Cookbook:Oat Milk

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Oat milk

Oat milk is a non-dairy milk substitute made primarily from oats and water. Commercially-available oat milk often includes stabilizers and thickeners to mimic cow milk.


Oat milk is mild, with a characteristic oat flavor. It is thinner than cow milk and many other non-dairy milks, and stabilizers must be added to give it more body.



Oat milk is made by grinding oats with water and/or reconstituting oat powder in water. Many commercial products will go through an enzyme treatment to help break down starches that give the final product a slimy texture. The oat milk is then supplemented with oils, thickeners, and stabilizers to give it a creamy texture and properties like those of cow milk. The oat milk may also be sweetened.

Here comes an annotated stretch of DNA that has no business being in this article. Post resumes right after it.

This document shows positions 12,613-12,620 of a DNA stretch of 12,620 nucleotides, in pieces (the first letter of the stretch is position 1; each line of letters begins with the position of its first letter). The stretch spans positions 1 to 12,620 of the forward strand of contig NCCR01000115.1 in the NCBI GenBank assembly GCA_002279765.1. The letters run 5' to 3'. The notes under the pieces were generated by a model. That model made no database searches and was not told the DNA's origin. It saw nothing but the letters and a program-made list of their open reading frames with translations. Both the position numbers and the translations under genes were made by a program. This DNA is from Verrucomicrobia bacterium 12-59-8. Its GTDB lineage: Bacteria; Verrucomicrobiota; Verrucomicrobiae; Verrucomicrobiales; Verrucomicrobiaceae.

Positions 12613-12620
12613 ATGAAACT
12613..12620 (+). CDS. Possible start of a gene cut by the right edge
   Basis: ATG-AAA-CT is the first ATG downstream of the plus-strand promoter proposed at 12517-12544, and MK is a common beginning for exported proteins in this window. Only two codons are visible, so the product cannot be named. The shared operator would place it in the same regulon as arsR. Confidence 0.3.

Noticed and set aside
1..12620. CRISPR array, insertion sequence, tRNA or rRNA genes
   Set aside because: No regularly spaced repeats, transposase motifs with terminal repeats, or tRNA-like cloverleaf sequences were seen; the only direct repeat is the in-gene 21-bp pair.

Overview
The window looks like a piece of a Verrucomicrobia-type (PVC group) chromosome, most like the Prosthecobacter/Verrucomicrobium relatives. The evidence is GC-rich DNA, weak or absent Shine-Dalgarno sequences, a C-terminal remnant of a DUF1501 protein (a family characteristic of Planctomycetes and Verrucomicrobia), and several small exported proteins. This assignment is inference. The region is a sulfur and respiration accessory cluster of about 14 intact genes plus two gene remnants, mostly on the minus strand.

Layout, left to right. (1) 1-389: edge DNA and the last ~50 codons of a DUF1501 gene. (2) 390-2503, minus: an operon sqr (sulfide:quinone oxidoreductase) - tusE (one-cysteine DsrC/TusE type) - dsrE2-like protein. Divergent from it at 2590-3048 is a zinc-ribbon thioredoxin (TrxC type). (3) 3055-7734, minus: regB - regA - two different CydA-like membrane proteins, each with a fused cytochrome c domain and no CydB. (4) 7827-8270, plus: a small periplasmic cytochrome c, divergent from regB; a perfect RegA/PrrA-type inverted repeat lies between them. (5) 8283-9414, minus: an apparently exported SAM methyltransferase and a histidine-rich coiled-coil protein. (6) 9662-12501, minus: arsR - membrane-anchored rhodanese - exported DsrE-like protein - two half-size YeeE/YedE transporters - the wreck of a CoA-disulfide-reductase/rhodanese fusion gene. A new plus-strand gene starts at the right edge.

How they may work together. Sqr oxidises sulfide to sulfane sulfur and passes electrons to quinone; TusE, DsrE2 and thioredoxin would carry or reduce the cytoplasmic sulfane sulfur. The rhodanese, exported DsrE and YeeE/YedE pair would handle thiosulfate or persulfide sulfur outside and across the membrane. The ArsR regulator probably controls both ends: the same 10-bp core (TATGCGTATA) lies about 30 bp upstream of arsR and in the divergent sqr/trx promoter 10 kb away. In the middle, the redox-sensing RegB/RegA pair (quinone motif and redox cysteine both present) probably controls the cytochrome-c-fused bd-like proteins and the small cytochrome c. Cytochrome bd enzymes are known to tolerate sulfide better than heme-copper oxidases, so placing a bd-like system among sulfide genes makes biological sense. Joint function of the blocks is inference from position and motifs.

Homemade oat milk is made by grinding oat groats or rolled oats with cold water and straining out the remaining oat solids. Vegetable oil may be blended in to help add creaminess. Soaking the oats for too long or squeezing the oat pulp too much may result in a slimy consistency from the oat starches.


Oat milk can be used in many, but not all, of the same applications as dairy milk. Due to its thickeners and stabilizers, commercial oat milk foams well for use in hot beverages, but homemade oat milk does not usually foam as well.

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